This text was adapted by The Saylor Foundation under a Creative Commons Attribution-NonCommercial-ShareAlike 0 License without attribution as requested by the work’s original creator or licensee. Preface



Download 0.8 Mb.
Page28/41
Date18.10.2016
Size0.8 Mb.
1   ...   24   25   26   27   28   29   30   31   ...   41

10.3 Agency Public Relations


In addition to in-house departments, most organizations—from small firms to huge global entities—work in partnership with public relations agencies to develop and implement communication programs. These agencies generate billions of dollars in revenue, employ thousands of counselors, and serve as the source of training and development for hundreds of young entrants to the field each year.

Agency Definitions


There are four major types of public relations agencies. They range from full service agencies to specialists who fill a particular organizational or client need. Further, they range from being units of larger, umbrella organizations to individually owned agencies.

Full Service Agencies


Some of the largest agencies offer a full spectrum of services, from traditional media relations and event planning to highly specialized research, training, and social media expertise. Some of these large agencies, such as Ketchum, Burson Marsteller, Weber Shandwick, Porter Novelli, and Fleishman-Hillard are part of large media conglomerates like Omnicom, WPP, and Interpublic. A number of large agencies, most notably Edelman, have remained independent.

Public Affairs Agencies


Agencies such as APCO Worldwide are recognized primarily for their expertise in public affairs. These agencies focus on developing advocacy positions for or against legislative initiatives, organizing grassroots campaigns, lobbying members of Congress and other government leaders or coaching their clients to do so, and participating in and often leading coalitions that link together like-minded members.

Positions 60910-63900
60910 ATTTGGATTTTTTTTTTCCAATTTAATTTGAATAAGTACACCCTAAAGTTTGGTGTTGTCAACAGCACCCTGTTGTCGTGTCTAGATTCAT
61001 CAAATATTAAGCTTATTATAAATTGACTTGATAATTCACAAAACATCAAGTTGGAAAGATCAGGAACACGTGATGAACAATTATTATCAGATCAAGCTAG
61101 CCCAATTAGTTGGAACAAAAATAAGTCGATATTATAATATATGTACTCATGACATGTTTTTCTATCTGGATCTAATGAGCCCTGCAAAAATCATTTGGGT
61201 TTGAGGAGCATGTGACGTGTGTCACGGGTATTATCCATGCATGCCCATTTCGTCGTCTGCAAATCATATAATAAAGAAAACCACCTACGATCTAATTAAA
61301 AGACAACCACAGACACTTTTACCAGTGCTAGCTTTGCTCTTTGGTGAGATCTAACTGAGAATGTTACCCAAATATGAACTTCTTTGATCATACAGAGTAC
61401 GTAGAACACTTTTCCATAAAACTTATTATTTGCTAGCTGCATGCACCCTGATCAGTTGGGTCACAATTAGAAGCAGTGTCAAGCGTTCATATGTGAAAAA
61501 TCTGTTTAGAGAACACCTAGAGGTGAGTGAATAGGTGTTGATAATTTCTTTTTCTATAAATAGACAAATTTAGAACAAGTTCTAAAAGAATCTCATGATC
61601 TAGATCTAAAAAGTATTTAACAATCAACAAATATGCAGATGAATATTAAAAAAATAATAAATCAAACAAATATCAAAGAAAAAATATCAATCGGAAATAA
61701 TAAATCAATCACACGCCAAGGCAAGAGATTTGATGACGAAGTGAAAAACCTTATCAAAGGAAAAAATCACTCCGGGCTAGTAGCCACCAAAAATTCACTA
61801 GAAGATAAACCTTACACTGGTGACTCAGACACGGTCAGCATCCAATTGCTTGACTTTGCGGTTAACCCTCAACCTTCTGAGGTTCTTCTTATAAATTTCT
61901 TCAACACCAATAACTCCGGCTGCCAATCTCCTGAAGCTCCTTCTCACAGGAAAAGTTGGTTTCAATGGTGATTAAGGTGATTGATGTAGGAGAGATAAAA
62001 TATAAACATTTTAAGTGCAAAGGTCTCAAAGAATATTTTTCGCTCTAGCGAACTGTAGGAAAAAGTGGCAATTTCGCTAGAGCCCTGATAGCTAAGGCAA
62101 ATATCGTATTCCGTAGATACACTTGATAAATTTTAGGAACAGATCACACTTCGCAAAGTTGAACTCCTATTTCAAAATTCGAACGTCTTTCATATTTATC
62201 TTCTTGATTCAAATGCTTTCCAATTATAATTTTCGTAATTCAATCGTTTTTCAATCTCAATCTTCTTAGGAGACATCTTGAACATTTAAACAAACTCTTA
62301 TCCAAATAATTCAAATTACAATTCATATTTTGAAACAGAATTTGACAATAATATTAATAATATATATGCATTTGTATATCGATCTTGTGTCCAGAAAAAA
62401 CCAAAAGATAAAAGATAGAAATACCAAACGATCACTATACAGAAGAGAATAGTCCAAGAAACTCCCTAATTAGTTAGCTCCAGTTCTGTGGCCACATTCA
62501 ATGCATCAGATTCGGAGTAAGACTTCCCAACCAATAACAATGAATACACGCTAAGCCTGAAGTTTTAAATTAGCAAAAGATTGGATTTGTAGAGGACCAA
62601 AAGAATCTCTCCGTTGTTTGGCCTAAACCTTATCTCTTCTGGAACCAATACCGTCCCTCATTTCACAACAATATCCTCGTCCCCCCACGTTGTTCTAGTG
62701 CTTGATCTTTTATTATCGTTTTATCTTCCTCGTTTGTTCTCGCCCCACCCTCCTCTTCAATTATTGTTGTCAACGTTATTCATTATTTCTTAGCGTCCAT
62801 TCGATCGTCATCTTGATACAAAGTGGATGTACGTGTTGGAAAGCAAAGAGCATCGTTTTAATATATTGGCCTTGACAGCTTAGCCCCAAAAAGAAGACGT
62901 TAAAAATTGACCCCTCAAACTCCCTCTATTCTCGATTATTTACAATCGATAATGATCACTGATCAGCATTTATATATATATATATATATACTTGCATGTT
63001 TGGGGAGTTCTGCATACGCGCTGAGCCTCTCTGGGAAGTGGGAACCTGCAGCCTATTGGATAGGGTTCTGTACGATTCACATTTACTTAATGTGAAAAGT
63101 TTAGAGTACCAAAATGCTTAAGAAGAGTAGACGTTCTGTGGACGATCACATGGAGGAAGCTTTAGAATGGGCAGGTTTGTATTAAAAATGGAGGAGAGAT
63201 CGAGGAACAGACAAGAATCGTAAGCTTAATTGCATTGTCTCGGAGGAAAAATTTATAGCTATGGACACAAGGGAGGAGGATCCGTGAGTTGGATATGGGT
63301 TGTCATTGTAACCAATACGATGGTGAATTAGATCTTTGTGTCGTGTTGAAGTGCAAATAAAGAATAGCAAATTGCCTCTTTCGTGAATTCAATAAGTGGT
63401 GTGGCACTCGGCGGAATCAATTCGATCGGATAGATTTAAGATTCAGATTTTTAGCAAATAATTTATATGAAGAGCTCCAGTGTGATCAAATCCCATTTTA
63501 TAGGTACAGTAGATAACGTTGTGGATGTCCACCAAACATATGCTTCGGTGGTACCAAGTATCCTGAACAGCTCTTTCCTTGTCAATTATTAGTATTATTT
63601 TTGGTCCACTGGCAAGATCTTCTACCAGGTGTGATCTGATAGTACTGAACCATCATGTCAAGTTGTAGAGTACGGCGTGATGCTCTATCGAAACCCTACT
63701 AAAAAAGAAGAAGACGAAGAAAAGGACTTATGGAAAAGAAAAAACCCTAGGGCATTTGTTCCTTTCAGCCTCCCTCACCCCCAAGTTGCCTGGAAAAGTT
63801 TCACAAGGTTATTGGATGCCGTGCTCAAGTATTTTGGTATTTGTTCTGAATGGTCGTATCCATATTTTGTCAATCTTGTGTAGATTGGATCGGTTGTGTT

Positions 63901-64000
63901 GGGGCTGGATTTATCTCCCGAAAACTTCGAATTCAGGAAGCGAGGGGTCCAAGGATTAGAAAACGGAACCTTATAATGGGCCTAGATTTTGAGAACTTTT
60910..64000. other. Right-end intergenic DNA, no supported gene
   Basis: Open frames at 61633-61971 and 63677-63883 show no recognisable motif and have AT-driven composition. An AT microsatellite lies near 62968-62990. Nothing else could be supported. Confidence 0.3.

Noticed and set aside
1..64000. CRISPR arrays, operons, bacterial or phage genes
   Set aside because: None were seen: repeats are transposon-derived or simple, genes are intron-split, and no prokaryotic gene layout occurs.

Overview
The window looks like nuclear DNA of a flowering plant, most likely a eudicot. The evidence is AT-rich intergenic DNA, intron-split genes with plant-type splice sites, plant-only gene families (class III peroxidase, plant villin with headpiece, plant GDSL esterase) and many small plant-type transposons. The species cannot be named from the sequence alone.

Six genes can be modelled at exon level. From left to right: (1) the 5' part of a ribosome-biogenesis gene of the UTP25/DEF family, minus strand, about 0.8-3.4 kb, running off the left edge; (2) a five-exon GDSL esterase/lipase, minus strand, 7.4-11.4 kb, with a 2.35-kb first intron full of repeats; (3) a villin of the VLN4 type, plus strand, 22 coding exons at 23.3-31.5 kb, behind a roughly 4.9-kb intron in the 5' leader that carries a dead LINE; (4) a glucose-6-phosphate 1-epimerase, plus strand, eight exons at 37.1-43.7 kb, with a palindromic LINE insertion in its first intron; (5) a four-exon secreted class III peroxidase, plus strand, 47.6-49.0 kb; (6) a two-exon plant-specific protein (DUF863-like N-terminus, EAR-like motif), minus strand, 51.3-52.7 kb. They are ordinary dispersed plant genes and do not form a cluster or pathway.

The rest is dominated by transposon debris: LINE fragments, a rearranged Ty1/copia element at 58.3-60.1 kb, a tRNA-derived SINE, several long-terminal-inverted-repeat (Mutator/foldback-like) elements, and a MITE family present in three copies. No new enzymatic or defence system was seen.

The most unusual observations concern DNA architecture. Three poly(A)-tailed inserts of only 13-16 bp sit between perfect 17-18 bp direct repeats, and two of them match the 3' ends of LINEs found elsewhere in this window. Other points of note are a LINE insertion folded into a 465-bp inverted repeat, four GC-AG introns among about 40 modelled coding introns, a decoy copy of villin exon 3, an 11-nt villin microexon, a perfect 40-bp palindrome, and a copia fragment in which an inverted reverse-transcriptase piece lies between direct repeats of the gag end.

Strategic Counsel Services


Kekst, Sard Verbinnen, Abernathy MacGregor, and others focus specifically on what often is referred to as “strategic communication,” including mergers and acquisitions, investor relations, and defending hostile takeovers. These agencies are brought in to supplement corporate staff and agencies of record when a company decides to make a major move, such as buying another company or selling a large subsidiary. They are also retained when a company is facing an unwanted takeover by another firm. It is common for both parties in hostile takeover attempts to retain competing strategic agencies. These are often waged in highly publicized battles that command the front pages of major media for days. The strategic counselors develop long-term relationships with a few key mergers and acquisitions (M&A) reporters for The Wall Street Journal, New York Times, and others, which they try to use as leverage on behalf of their clients.

Corporate Identity Services


Corporate identity specialists—Landor, FutureBrand, InterBrand, and others—develop branding strategies and programs for both organizations and brands. These agencies utilize extensive research to develop brand platforms for their clients that build on the existing perceptions of companies or their products. Their expertise includes graphic design, naming, brand engagement programs for employees, and complete identity systems.

Corporate Social Responsibility


In recent years a number of agencies have chosen to specialize in corporate philanthropy programs. They work with clients to determine areas in which they can match their areas of expertise with global human needs, such as hunger, health, the environment, and poverty. They design programs that help address these needs by utilizing the employees, technical expertise, and financial resources of their clients.

Trends in Agencies


Regardless of their particular area of focus, all of these agencies are being affected by a number of new industry trends.